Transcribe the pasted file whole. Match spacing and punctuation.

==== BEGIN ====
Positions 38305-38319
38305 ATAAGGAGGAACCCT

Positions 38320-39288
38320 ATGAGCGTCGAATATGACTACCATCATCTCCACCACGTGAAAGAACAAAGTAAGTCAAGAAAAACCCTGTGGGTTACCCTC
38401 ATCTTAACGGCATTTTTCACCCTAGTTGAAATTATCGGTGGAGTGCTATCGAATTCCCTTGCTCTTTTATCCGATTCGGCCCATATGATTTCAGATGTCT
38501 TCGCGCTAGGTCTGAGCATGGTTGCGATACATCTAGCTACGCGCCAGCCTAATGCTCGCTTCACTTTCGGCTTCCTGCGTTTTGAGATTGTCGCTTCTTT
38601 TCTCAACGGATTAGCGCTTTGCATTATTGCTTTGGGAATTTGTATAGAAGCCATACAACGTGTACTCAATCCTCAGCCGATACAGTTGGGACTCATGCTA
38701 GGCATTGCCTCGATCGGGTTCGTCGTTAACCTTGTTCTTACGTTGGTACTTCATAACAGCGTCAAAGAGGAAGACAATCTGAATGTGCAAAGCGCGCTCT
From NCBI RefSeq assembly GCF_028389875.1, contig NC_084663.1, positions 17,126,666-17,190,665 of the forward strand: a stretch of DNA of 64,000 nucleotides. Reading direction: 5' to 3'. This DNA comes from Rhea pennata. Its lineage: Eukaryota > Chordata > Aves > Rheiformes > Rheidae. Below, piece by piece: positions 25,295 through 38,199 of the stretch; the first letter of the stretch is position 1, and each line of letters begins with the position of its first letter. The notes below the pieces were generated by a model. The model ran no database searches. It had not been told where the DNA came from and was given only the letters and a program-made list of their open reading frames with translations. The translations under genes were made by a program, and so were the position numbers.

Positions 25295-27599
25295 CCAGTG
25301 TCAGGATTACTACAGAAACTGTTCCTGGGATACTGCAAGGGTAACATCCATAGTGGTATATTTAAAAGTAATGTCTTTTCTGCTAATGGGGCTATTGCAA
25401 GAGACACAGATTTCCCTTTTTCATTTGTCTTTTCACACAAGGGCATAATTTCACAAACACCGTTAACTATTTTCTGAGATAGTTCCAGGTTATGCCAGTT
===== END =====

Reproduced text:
Positions 38305-38319
38305 ATAAGGAGGAACCCT

Positions 38320-39288
38320 ATGAGCGTCGAATATGACTACCATCATCTCCACCACGTGAAAGAACAAAGTAAGTCAAGAAAAACCCTGTGGGTTACCCTC
38401 ATCTTAACGGCATTTTTCACCCTAGTTGAAATTATCGGTGGAGTGCTATCGAATTCCCTTGCTCTTTTATCCGATTCGGCCCATATGATTTCAGATGTCT
38501 TCGCGCTAGGTCTGAGCATGGTTGCGATACATCTAGCTACGCGCCAGCCTAATGCTCGCTTCACTTTCGGCTTCCTGCGTTTTGAGATTGTCGCTTCTTT
38601 TCTCAACGGATTAGCGCTTTGCATTATTGCTTTGGGAATTTGTATAGAAGCCATACAACGTGTACTCAATCCTCAGCCGATACAGTTGGGACTCATGCTA
38701 GGCATTGCCTCGATCGGGTTCGTCGTTAACCTTGTTCTTACGTTGGTACTTCATAACAGCGTCAAAGAGGAAGACAATCTGAATGTGCAAAGCGCGCTCT
From NCBI RefSeq assembly GCF_028389875.1, contig NC_084663.1, positions 17,126,666-17,190,665 of the forward strand: a stretch of DNA of 64,000 nucleotides. Reading direction: 5' to 3'. This DNA comes from Rhea pennata. Its lineage: Eukaryota > Chordata > Aves > Rheiformes > Rheidae. Below, piece by piece: positions 25,295 through 38,199 of the stretch; the first letter of the stretch is position 1, and each line of letters begins with the position of its first letter. The notes below the pieces were generated by a model. The model ran no database searches. It had not been told where the DNA came from and was given only the letters and a program-made list of their open reading frames with translations. The translations under genes were made by a program, and so were the position numbers.

Positions 25295-27599
25295 CCAGTG
25301 TCAGGATTACTACAGAAACTGTTCCTGGGATACTGCAAGGGTAACATCCATAGTGGTATATTTAAAAGTAATGTCTTTTCTGCTAATGGGGCTATTGCAA
25401 GAGACACAGATTTCCCTTTTTCATTTGTCTTTTCACACAAGGGCATAATTTCACAAACACCGTTAACTATTTTCTGAGATAGTTCCAGGTTATGCCAGTT